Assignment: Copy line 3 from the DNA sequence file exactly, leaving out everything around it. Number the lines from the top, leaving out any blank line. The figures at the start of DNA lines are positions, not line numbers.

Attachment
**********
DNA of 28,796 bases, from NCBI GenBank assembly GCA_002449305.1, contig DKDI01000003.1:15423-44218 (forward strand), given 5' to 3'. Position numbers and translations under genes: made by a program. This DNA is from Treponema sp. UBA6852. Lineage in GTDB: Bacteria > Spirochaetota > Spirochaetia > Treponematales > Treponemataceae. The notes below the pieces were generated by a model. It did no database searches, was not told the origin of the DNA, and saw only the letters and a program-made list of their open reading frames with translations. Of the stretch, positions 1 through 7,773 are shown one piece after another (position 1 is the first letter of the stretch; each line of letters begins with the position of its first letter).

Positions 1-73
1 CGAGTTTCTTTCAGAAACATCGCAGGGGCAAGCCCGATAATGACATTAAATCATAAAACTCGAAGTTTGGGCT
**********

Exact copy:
1 CGAGTTTCTTTCAGAAACATCGCAGGGGCAAGCCCGATAATGACATTAAATCATAAAACTCGAAGTTTGGGCT